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Spain judge to probe Israel’s NSO over Catalan bugging

A logo adorns a wall on a branch of the Israeli NSO Group company, near the southern Israeli town of Sapir, August 24, 2021. (AP Photo/Sebastian Scheiner, File)
A logo adorns a wall on a branch of the Israeli NSO Group company, near the southern Israeli town of Sapir, August 24, 2021. (AP Photo/Sebastian Scheiner, File)

A Spanish judge has authorized a probe into an Israeli firm behind the Pegasus spyware over the alleged hacking of phones belonging to Catalan independence supporters, court documents show.

More than 60 phones were targeted, most of them belonging to people associated with the Catalan separatist party ERC, with the complaint filed by party lawyer Andreu Van den Eynde.

The complaint was accepted on July 1 by the examining magistrate at a Barcelona court, with the decision released on Thursday.

In a statement, Van den Eynde says it was the first such investigation into Israel’s NSO Group and the use of its Pegasus software for espionage involving Catalan separatists.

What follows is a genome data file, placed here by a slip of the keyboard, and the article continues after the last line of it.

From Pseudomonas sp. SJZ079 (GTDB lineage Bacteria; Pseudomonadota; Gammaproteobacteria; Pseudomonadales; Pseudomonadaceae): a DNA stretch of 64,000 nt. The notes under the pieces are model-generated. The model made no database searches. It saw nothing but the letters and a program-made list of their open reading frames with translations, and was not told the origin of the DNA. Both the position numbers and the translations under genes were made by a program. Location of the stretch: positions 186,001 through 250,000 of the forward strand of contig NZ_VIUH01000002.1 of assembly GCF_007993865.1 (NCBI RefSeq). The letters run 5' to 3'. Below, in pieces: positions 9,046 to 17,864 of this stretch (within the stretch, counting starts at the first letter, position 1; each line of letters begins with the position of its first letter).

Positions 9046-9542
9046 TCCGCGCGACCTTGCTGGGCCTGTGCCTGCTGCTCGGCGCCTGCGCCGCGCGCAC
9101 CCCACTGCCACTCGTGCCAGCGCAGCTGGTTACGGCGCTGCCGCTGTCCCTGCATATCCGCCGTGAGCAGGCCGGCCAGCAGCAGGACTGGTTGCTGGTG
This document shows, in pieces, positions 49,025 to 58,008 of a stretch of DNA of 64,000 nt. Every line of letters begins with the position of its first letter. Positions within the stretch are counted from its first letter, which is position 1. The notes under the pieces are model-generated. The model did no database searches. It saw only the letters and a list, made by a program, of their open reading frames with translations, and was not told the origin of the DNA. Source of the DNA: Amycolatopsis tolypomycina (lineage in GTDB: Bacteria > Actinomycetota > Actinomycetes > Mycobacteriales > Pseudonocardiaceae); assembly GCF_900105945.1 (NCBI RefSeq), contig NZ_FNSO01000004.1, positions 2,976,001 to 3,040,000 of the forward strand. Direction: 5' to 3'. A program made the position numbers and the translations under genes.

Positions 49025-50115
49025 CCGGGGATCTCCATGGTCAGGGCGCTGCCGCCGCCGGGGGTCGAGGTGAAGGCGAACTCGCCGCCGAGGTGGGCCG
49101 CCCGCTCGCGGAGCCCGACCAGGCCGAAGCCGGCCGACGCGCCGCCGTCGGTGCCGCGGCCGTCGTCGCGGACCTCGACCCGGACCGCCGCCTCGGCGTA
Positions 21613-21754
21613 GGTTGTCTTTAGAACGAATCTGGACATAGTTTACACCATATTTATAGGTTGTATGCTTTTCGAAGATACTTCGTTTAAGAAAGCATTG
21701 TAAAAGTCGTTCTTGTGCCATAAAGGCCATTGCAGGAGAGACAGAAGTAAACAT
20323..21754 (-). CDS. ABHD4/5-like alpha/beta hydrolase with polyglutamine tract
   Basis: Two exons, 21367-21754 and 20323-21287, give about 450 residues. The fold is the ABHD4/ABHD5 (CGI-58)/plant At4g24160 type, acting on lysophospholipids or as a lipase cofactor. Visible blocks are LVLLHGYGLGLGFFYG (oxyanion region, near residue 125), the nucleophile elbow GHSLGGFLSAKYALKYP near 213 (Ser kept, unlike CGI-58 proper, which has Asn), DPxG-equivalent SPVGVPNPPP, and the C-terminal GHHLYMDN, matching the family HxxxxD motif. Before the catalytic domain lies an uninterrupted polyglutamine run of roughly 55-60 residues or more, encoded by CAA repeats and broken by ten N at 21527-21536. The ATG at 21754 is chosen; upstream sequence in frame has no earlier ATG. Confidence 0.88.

According to court documents seen by AFP, the Spanish probe will seek to establish whether NSO committed any crime “in the creation and provision of the Pegasus program to third parties.”

It will also see whether the company carried out “actions or omissions” that involved the “verification of, access to and extraction of information” on mobile phones, as alleged by the plaintiff.

The scandal broke in April when Canadian cybersecurity watchdog Citizen Lab said more than 60 mobiles of people linked to the Catalan separatist movement had been tapped using Pegasus spyware after a failed independence bid in 2017.

Although Spain acknowledged its intelligence services had spied on the phones of 18 separatist leaders — with court approval — it said the “vast majority” of numbers identified by Citizen Lab were hacked by “unknown actors.”

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